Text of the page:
Combined Hepatitis B Virus and Hepatocellular Carcinoma Screening Using Point-of-Care Testing and Ultrasound in a Tanzanian Emergency Department

James S. Ford, Johnstone Kayandabila, Joseph C. Morrison, Samwel Seth, Benson Lyimo, Aliasghar Mukhtar, Michael Schick, Larissa May, Jose D. Debes

Research output: Contribution to journalArticlepeer-review

1 Scopus citations

Abstract

The WHO aims to detect 90% of global cases of hepatitis B virus (HBV) by 2030. Sub-Saharan Africa carries a disproportionate burden of HBV and hepatocellular carcinoma (HCC). In this study, we sought to assess the utility of a combined HBV and HCC screening program in Tanzania. We conducted a prospective, serial cross-sectional study of patients who participated in a combined HBV and HCC screening program at a regional referral hospital emergency department (ED) in Arusha, Tanzania, between April 19, 2022 and June 3, 2022. All patients completed a study questionnaire and were tested for HBV surface antigen. Patients who were HBV positive were screened for HCC via point-of-care ultrasound (POCUS). The primary outcome was the number of new HBV diagnoses. Data were analyzed with descriptive statistics. A total of 846 patients were tested for HBV (primary ED: 761, clinic referral: 85). The median age of patients was 44 6 15 years, and 66% were female. Only 15% of patients reported having a primary care doctor. Thirteen percent of patients had been previously vaccinated for HBV. There were 17 new HBV diagnoses (primary ED: 16, clinic referral: 1), which corresponds to a seroprevalence of 2.0% (95% CI: 1.2%, 3.2%). No patients had liver masses detected on POCUS. An ED-based, combined HBV and HCC screening protocol can be feasibly implemented. This study could serve as a model for HBV/HCC screening in regions with high HBV endemicity and low rates of community screening.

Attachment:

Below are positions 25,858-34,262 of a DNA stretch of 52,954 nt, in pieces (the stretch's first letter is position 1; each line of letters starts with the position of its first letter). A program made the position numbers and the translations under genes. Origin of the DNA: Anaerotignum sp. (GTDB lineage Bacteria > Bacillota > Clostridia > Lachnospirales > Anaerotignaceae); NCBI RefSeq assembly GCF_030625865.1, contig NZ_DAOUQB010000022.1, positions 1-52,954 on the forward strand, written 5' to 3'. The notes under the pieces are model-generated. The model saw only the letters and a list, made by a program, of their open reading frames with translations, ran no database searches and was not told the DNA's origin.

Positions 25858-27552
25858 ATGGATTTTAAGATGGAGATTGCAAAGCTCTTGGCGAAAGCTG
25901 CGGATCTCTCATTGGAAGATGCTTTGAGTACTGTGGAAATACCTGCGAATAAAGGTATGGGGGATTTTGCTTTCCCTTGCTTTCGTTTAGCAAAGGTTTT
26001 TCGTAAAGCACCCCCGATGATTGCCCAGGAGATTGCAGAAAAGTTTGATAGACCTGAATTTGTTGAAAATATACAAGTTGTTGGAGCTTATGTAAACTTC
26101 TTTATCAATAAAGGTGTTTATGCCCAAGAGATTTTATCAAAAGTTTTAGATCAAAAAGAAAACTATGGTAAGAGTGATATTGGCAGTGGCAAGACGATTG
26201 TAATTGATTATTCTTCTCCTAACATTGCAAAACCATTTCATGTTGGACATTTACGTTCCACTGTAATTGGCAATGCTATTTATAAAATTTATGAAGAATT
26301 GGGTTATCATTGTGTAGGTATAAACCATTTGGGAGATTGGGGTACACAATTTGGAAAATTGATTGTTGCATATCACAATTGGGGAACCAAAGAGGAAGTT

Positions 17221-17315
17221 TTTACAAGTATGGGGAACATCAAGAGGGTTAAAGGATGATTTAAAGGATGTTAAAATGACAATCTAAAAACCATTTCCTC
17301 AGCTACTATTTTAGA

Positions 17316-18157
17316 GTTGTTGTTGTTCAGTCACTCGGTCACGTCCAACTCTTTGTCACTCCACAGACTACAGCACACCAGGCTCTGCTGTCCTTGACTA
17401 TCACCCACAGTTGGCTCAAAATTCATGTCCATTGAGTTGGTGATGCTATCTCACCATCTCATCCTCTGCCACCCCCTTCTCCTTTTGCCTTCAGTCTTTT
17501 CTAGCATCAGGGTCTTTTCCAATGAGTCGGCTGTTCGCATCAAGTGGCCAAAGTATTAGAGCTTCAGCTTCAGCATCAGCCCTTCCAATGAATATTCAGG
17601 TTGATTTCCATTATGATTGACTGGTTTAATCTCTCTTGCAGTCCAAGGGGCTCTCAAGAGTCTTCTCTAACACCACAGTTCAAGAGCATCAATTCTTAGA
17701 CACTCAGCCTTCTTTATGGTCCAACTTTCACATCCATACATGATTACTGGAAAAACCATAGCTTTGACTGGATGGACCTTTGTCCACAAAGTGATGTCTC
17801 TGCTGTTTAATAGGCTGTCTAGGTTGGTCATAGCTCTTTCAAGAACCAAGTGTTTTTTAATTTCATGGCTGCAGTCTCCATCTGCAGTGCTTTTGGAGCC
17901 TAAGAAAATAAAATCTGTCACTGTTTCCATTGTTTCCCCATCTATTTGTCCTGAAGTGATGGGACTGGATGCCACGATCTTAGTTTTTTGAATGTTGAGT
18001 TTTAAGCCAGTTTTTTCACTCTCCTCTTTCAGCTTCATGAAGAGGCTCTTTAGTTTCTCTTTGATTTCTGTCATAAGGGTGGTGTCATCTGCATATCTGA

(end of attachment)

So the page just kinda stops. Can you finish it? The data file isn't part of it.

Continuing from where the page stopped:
Original languageEnglish (US)
Pages (from-to)399-403
Number of pages5
JournalAmerican Journal of Tropical Medicine and Hygiene
Volume110
Issue number2
DOIs
StatePublished - 2024

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© 2024 American Society of Tropical Medicine and Hygiene.

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  • Journal Article

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